Cherokee — or more specifically, the local tourism industry — does love its moonshine souvenirs. This wood and wire creation stands 3 inches tall.
The cardboard shades were pretty much standard issue for watching the 2017 total solar eclipse, but the noisemaker is specific to Cherokee legend.
Tribal storyteller Mike Crowe of the Museum of the Cherokee Indian told Blue Ridge Public Radio, “A long time ago, whenever there was an eclipse, they had an explanation for this. The frog would come up, and he would swallow the sun. They would come out and bang the drum and make loud noise and this would frighten the frog away. After a time, things would return to normal. Everything would be okay.”
Video of the eclipse watch in Cherokee, including a brief but apparently successful demonstration of frog-frightening.
“There’s a cultural amnesia about what it means to be Native American, says Cherokee woodcarver Christy Long. ‘When you look at what people understand about a native, you get people who only understand natives from [a] romantic point of view.’
“Such misconceptions mean tourists to Cherokee seek headdresses and dreamcatchers — neither of which are native to the tribe. That doesn’t mean, however, that headdresses and dreamcatchers aren’t sold. ‘When you’re trying to make a living, you still have to look at those things that people will purchase, so that you can make money to feed your family,’ says Long. ‘It’s [an] existential struggle for a native person.’ ”
— From “Cherokee artists consider life beyond the mountains” by Thomas Calder in Mountain Xpress (Dec. 22)
— Fog of war hinders recount of state’s Confederate dead.
— Student paper at N.C. State emphasizes importance of campus history, such as “old rumors that our rivalry with UNC-Chapel Hill started when UNC students urinated in the old well in Yarborough Square.”
— Ceremony at recently discovered Surry County slave cemetery honors “Bob and Jacob, Melissa and Isabelle and Charles, Sarah and Delsie.”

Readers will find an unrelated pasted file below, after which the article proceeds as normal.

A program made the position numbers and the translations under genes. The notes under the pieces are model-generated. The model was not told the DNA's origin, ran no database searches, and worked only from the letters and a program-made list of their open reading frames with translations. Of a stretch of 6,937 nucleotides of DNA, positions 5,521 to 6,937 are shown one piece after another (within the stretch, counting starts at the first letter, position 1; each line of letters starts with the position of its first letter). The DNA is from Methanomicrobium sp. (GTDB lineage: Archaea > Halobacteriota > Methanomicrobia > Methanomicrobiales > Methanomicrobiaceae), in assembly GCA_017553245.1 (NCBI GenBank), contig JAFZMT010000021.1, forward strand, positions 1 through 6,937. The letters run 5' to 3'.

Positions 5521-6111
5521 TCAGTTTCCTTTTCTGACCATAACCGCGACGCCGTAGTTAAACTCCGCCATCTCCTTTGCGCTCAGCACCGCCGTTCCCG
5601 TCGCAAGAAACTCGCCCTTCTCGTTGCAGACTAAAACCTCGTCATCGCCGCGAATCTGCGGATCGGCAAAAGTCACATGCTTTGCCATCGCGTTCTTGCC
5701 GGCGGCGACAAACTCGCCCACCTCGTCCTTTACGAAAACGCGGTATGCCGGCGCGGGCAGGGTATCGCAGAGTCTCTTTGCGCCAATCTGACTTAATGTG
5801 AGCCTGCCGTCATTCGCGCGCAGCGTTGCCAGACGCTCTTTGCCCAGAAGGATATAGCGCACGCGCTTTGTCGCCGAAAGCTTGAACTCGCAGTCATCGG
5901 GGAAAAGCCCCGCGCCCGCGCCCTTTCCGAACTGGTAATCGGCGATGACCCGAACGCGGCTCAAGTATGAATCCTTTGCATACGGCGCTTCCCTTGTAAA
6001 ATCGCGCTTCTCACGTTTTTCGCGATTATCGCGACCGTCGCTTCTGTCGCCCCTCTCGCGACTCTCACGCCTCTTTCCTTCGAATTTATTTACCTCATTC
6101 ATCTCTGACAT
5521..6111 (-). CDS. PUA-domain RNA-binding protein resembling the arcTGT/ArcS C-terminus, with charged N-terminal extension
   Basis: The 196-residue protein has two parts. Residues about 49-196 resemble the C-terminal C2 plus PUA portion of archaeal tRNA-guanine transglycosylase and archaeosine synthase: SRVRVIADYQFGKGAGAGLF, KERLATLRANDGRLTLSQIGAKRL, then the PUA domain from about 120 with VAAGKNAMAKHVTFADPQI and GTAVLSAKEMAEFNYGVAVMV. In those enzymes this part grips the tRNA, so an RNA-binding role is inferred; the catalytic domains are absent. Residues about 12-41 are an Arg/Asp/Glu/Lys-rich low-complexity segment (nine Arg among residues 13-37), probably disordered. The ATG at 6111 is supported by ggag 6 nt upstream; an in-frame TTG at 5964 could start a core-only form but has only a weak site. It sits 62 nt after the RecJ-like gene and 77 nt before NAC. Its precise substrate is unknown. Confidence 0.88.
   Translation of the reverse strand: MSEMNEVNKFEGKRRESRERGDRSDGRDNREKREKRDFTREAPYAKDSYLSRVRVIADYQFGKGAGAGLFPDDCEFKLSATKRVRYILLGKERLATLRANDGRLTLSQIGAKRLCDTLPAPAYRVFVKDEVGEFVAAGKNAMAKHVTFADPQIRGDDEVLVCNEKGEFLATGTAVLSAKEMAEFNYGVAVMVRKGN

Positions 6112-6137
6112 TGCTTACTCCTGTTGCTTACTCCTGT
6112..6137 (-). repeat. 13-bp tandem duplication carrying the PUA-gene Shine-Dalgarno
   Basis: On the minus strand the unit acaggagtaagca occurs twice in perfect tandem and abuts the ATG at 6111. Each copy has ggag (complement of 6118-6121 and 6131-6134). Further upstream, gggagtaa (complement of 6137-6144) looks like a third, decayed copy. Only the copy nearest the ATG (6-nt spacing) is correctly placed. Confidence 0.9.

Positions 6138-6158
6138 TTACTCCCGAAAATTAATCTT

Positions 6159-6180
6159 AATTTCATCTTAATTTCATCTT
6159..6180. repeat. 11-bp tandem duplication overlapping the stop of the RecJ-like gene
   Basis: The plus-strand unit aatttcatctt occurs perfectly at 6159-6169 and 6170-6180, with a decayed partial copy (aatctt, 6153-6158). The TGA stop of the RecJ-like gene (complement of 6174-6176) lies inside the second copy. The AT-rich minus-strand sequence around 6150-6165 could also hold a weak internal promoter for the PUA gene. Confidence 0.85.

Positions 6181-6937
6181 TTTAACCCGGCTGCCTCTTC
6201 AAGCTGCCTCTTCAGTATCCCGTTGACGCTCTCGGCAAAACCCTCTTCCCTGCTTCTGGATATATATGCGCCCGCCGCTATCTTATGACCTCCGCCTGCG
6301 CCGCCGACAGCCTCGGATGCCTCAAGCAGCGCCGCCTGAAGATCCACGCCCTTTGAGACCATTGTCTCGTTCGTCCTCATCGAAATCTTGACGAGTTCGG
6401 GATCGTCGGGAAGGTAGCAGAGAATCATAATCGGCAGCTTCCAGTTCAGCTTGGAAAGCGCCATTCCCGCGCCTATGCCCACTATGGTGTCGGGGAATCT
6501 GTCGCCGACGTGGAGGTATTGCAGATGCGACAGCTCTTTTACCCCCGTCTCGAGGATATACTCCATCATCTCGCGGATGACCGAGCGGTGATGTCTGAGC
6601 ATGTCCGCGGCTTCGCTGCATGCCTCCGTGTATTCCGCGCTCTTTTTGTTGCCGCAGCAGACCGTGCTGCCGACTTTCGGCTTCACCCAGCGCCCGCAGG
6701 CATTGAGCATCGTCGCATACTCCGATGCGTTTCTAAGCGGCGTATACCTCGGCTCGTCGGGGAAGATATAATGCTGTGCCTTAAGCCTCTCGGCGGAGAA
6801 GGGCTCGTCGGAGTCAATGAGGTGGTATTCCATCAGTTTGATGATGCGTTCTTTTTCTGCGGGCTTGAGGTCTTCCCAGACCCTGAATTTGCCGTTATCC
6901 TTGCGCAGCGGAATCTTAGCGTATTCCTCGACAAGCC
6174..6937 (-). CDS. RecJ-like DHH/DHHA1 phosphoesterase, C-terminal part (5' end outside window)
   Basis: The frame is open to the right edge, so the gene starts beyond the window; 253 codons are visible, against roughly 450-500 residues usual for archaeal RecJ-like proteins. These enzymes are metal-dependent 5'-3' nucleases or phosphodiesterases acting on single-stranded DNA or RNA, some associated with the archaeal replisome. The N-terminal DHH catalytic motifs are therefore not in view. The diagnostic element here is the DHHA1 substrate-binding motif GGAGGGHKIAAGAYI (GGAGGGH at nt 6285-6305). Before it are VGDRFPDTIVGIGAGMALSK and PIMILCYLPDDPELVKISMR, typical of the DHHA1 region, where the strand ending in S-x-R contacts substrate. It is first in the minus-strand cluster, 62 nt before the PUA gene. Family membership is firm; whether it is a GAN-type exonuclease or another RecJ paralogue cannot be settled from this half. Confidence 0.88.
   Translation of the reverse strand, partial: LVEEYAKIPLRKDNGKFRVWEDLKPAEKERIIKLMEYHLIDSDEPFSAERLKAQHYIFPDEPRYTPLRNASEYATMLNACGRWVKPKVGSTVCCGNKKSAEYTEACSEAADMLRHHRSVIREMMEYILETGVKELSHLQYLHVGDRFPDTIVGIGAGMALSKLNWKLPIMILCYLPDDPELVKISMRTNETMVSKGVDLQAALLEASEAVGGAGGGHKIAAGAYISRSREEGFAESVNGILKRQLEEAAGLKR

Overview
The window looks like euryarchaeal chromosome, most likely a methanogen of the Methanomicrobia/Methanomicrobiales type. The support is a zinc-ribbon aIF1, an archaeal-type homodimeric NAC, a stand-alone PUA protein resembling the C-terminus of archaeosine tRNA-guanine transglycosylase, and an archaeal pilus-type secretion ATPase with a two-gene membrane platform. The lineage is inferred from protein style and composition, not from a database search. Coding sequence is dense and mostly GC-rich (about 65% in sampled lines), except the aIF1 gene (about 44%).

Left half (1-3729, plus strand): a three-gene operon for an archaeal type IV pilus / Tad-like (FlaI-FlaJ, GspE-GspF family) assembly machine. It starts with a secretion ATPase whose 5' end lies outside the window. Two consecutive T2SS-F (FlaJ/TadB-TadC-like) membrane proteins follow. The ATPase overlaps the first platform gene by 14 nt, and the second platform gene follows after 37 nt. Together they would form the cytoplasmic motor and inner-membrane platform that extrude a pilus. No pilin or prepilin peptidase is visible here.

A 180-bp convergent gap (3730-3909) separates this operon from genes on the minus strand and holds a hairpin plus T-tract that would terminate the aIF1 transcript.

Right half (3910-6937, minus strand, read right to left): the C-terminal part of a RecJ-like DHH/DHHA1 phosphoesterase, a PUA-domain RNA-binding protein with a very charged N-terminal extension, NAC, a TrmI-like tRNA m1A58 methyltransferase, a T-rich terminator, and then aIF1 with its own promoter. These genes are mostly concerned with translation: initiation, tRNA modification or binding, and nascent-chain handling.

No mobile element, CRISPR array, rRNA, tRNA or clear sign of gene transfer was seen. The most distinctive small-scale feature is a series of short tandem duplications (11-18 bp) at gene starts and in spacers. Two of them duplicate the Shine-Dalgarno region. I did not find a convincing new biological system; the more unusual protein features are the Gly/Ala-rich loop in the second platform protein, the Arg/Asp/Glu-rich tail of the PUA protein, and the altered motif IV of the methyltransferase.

— Before Rupert Murdoch took over, how many Wall Street Journal stories did you see datelined Cherokee?
Thanks to Michael Hill for this list of state highway historical markers approved by the advisory committee May 25:
— Pea Island Lifesavers. Only U.S. Lifesaving Station manned by black crew. Led by Richard Etheridge, 1879-1899.
— George H. White, 1852-1918. Represented the state’s “Black Second” district, U.S. House, 1897-1901. Last black Southerner in Congress for 72 years. Lived two blocks east. [Tarboro]
— Anna J. Cooper, 1858-1964. Educator, orator & early black feminist. Graduate, St. Augustine’s. Author, A Voice from the South (1892). Grave 2 1/2 blks. S. [Raleigh]
— Fairgrounds Speedway. After 1928 popularized Indy-style car racing. Site hosted the last NASCAR race on dirt track, 1970. Half-mile oval was 250 yds. SW. [Raleigh]
— Lewis Leary, 1835-1859. Free black abolitionist & conspirator in 1859 with John Brown in attack on U.S. arsenal at Harpers Ferry. Killed in assault. Lived in this vicinity. [Fayetteville]
— Omar Ibn Said, ca. 1770-1863. Muslim slave & scholar. African-born, he penned autobiography in Arabic in 1831. While living in Bladen Co., worshipped with local Presbyterians. [Fayetteville]
— Nimrod Jarrett Smith, 1837-1893. Principal Chief, Eastern Band of Cherokee, 1880-1891. Led incorporation of Band & centralization of Tribal government on his property, here. [Cherokee]
Expected by week’s end: Details on each marker.